On the other hand, a great comedian will not be remembered because they were a quality leader. The same idea of situational greatness can be applied to writing. No single quality is the be all end all for great writing, but there are common themes across great essays. Some characteristics of the best essays are exceptional structure, artistic imagery, and writing that elicits empathy. Two essays that had exceptional structure were William Zinsser’s essay
As the Boov say, “many fingers make up a hand.” Just like this expression, Many components make up effective humor. Adam Rex, the author of the book Smek for President, shows us a perfect example of how not to use them. The tools of humor, such as tone, diction, imagery and more are present, but they don’t make you laugh. Adam Rex, as a “funny author,” leaves much to be desired in his writing. Throughout the book, a certain alien tone is set.
Between the two Walter Mitty stories one is obviously better. the text is the better one because it doesn’t try to be funny it takes humor from real life situations. In the movie they try too hard to make it funny and it makes the jokes half as funny as they could be. In the scenes where he is day dreaming about the girl it is not something that the real Walter Mitty would daydream about. In the text it describes him as being the hero in his day dreams There are multiple reasons that the text version of Walter Mitty is better than the movie.
Whether it be the most well known comedians that give you a laugh to some small joke told to you by a friend, everyone has something they find funny. Humor and love are arguably some of the strongest emotions that can be displayed. William Shakespeare historically used these two emotions to connect to his readers while writing tragedies and comedies. Two of William Shakespeare’s classic plays, Romeo and Juliet, and Much Ado About Nothing have many similarities, but also have many differences. The character Mercutio from Romeo and Juliet and the character Benedick from Much Ado About Nothing are very similar, yet very different.
The book “Falling Up” by Shel Silverstein was mostly based on comedy. For example, the poems are so unrealistic. Some poems also have a twist at the end. A funny twist not a serious ending. Moreover, poems aren’t usually serious especially by Shel Silverstein.
William Shakespeare’s Much Ado About Nothing is a comedic drama. This play provides a perfect blend of drama, as well as a fair amount of comedic relief, sometimes seemingly at the Inappropriate of times. In Act 4 Scene 1, lines 314-342, Benedick and Beatrice have already proclaimed their love for each other, after Claudio has called off his wedding with Hero. They are so blinded by the fact that one loves the other and vise-versa, they seem to allow all of their emotions to take ahold of them. The audience gets a dramatic view with a light comedic undertone; they are saying all these things about loving one another, because they think the other loves them.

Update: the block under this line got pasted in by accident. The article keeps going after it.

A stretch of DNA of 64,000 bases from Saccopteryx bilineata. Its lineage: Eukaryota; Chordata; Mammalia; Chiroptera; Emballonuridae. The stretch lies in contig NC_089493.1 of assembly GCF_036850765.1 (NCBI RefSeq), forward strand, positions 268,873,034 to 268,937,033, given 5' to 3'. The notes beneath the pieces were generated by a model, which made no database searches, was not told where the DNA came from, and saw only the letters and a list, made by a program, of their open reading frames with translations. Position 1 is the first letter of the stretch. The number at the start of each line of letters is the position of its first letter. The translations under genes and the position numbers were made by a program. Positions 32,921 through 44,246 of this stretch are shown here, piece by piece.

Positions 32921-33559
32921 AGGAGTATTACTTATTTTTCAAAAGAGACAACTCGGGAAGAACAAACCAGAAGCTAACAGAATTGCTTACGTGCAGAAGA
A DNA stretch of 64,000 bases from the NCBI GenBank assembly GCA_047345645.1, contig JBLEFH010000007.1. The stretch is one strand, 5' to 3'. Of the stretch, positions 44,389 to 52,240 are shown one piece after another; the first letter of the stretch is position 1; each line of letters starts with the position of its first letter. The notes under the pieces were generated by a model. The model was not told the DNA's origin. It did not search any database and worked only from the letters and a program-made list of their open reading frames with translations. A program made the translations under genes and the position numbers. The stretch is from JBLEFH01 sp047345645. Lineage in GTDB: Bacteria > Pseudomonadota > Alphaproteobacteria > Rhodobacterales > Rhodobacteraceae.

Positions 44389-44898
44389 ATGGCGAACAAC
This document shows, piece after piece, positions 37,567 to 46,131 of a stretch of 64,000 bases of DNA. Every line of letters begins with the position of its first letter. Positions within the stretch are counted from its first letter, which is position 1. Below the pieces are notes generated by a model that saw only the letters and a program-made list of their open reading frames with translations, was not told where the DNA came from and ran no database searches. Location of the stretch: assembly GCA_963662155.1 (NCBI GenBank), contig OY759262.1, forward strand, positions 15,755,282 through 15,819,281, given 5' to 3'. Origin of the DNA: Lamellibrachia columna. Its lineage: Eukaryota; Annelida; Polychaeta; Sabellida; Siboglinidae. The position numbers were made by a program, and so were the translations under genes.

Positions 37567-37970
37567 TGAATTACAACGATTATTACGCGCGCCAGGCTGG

By utilizing highly elevated metaphors and diction for the time Shakespeare creates a character of wit and respect to provide contrast to the rest of his puppets. 3. Mercutio’s said Queen Mab for a good reason, not just to show his intelligence, but to
"Bartleby" is a tragicomic text--though, for me, the comedy outweighs the tragedy. "I would prefer not to" is the comic mantra, which one might imagine as being pronounced in a half-proud, half-awkward way, maybe with a slightly affected tone to the ears of his coworkers (for it sounding so foreign, so put-on-- perhaps even to Bartleby at first, when he hears the words coming out of his mouth). He does not say, "I don 't want to"-- he chooses his words very carefully; it is a hesitant, noncommittal denial, oddly polite for being, in many circumstances, flatly rude and unaccommodating, unagreeable. The other scriveners remark how his diction is "queer,"--they would never use "prefer" in this way... What follows from this is an absurd chain of
Ultimately, satire is complex, ambiguous, and esoteric. The pleasure of laughter is deceptive, executing the tangible goal for entertained audiences; which leads satire to open discussions, but require thorough interpretation. Overall, satire works best by those who have the courage to not just go for the